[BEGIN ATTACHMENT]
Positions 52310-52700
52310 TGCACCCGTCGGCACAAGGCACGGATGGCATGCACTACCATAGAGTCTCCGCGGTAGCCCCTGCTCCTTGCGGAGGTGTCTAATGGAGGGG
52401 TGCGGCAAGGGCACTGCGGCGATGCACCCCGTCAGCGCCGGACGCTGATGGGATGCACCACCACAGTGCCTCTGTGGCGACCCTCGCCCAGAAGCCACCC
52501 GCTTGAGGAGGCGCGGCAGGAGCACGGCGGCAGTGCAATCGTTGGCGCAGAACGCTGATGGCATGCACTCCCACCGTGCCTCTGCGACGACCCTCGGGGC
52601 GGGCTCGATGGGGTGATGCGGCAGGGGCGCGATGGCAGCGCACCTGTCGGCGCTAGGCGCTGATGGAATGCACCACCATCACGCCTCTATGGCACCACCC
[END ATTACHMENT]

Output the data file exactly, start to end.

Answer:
Positions 52310-52700
52310 TGCACCCGTCGGCACAAGGCACGGATGGCATGCACTACCATAGAGTCTCCGCGGTAGCCCCTGCTCCTTGCGGAGGTGTCTAATGGAGGGG
52401 TGCGGCAAGGGCACTGCGGCGATGCACCCCGTCAGCGCCGGACGCTGATGGGATGCACCACCACAGTGCCTCTGTGGCGACCCTCGCCCAGAAGCCACCC
52501 GCTTGAGGAGGCGCGGCAGGAGCACGGCGGCAGTGCAATCGTTGGCGCAGAACGCTGATGGCATGCACTCCCACCGTGCCTCTGCGACGACCCTCGGGGC
52601 GGGCTCGATGGGGTGATGCGGCAGGGGCGCGATGGCAGCGCACCTGTCGGCGCTAGGCGCTGATGGAATGCACCACCATCACGCCTCTATGGCACCACCC